New in 2014, the Directorates for Engineering, Computer Information Science and Engineering, and Social, Behavioral, and Economic Sciences have established the Resilient Interdependent Infrastructure Processes and Systems (RIPS) program, which challenges the research community to consider multiple infrastructures as interdependent systems that deliver services.  The program seeks to integrate the knowledge gained from social science research with traditional and cyber-physical systems engineering principles in the design of future infrastructure systems.

In the wake of disasters, NSF recognizes the tremendous insight to be gained in the field. The Grants for Rapid Response Research (RAPID) program allows NSF to quickly deploy research funding to collect critical data following unanticipated events. The Engineering Directorate has relied on this program to collect valuable data about infrastructure vulnerabilities following devastating flooding in Thailand, Hurricane Sandy, the 2011 New Zealand earthquake, and the recent drinking water contamination in West Virginia.

Many of our core programs also support infrastructure systems research:

The Engineering Directorate also supports center-based research endeavors that leverage academic and industrial partnerships to advance critical areas of research.

Engineering Research Centers (ERCs), interdisciplinary, multi-institutional centers that combine discovery and innovation, represent one such endeavor. Of the current ERCs, five are pursuing research that is integral to infrastructure systems:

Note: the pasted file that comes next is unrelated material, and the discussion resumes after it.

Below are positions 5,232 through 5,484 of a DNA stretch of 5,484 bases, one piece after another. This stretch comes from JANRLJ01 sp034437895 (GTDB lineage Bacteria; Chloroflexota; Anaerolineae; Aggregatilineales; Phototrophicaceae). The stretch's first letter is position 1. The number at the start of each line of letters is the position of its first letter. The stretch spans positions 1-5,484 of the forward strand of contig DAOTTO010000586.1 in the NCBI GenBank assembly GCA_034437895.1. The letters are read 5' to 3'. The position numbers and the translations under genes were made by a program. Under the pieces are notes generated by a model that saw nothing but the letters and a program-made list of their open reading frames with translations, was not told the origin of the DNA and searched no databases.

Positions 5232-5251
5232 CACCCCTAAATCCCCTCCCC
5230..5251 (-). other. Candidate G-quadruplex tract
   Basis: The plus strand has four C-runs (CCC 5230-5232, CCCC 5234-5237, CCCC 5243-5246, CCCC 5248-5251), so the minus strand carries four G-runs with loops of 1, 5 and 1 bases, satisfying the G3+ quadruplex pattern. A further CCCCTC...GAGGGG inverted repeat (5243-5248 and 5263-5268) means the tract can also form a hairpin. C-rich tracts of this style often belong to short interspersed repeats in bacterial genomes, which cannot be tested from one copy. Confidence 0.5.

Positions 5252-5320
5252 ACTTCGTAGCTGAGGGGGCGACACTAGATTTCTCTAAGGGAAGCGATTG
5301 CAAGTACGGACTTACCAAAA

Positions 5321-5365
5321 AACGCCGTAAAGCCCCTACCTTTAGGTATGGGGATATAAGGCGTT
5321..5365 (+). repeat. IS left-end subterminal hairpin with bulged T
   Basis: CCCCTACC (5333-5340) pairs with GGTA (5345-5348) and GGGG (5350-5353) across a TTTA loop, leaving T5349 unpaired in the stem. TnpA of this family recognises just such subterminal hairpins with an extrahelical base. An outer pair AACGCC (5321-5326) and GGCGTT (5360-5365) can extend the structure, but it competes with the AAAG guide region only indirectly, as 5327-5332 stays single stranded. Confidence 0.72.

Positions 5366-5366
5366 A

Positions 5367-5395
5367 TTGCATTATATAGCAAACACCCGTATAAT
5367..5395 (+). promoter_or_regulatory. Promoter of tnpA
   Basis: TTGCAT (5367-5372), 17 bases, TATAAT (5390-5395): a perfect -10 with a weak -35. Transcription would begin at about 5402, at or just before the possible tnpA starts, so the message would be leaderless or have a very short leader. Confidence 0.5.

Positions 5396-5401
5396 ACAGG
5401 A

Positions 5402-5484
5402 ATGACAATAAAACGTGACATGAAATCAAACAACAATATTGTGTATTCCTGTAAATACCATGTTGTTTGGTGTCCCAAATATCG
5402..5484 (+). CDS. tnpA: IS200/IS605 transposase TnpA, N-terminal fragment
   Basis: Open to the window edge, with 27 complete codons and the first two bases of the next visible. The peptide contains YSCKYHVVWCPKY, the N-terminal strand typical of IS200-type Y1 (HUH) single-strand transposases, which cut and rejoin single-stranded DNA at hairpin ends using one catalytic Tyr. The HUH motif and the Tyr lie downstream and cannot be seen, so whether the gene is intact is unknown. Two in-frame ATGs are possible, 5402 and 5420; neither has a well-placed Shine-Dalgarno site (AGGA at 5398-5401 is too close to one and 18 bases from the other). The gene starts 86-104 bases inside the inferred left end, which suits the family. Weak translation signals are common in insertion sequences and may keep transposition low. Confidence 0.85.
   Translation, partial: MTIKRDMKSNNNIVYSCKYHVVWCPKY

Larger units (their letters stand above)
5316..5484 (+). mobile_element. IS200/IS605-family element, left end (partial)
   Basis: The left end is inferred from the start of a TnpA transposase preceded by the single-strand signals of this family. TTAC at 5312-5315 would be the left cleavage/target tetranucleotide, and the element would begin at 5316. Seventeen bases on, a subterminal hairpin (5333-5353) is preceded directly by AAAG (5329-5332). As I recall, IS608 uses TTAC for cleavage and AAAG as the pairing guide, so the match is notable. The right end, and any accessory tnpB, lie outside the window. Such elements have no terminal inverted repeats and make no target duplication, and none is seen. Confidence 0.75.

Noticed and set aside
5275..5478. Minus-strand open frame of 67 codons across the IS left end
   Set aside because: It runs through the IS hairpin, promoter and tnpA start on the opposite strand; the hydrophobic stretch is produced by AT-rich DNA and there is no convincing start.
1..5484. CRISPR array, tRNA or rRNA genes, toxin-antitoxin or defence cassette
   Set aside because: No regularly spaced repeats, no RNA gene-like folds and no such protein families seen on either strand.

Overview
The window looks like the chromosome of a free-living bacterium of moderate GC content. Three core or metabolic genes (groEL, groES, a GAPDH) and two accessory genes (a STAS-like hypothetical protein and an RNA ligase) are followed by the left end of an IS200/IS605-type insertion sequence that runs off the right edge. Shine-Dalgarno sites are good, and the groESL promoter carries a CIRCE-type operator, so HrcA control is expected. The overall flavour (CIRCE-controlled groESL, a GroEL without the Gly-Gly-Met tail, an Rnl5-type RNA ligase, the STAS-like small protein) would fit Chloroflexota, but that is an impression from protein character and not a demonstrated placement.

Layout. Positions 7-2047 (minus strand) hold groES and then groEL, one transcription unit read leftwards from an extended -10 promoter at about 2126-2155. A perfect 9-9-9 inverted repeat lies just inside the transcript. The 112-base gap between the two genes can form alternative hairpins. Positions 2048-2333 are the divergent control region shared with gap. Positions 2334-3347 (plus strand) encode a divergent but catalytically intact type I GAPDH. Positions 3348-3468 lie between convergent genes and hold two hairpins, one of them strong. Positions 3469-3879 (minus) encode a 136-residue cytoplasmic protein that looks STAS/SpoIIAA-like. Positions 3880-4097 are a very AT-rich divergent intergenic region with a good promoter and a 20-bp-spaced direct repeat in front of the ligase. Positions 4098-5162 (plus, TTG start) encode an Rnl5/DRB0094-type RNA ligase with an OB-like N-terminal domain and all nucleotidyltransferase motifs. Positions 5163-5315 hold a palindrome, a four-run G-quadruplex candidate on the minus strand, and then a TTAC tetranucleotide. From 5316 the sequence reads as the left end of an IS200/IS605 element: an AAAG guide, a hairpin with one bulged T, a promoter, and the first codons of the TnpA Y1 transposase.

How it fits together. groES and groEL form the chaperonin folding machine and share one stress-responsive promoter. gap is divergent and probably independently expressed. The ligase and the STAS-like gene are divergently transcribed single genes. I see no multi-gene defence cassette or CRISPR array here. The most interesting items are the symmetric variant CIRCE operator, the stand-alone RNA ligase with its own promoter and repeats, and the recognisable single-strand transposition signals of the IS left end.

Industry/University Cooperative Research Centers (IUCRCs) represent another such endeavor. These centers conduct research that is directly relevant to industrial and government partners. Centers that are currently working on critical infrastructure research include:

Advancing infrastructure through collaboration
Because infrastructure systems are of significant national interest, NSF also collaborates with other federal agencies to ensure a coordinated, strategic approach.

NSF currently partners with the Federal Highway Administration (FHWA) to support research in Cyber-Physical Systems (CPS). Implicated in everything from navigation, to traffic management, to capturing passenger and freight data, investment in cyber-physical systems have the potential to improve the safety and efficiency of the entire U.S. highway transportation industry.

NSF is also an active partner in the National Earthquake Hazards Reduction Program (NEHRP), a Congressionally mandated initiative to reduce risks to life and property in the United States that result from earthquakes. Led by the National Institute of Standards and Technology (NIST), other partners include the Federal Emergency Management Agency (FEMA), and the United States Geological Survey (USGS).

I believe that these strategic investments by NSF and the Directorate for Engineering will ultimately improve the safety of existing infrastructure, and pave the way for more secure, efficient, and resilient infrastructure systems in the future.

Dr. Pramod Khargonekar
NSF Assistant Director for Engineering

Find more perspectives from the Assistant Director for Engineering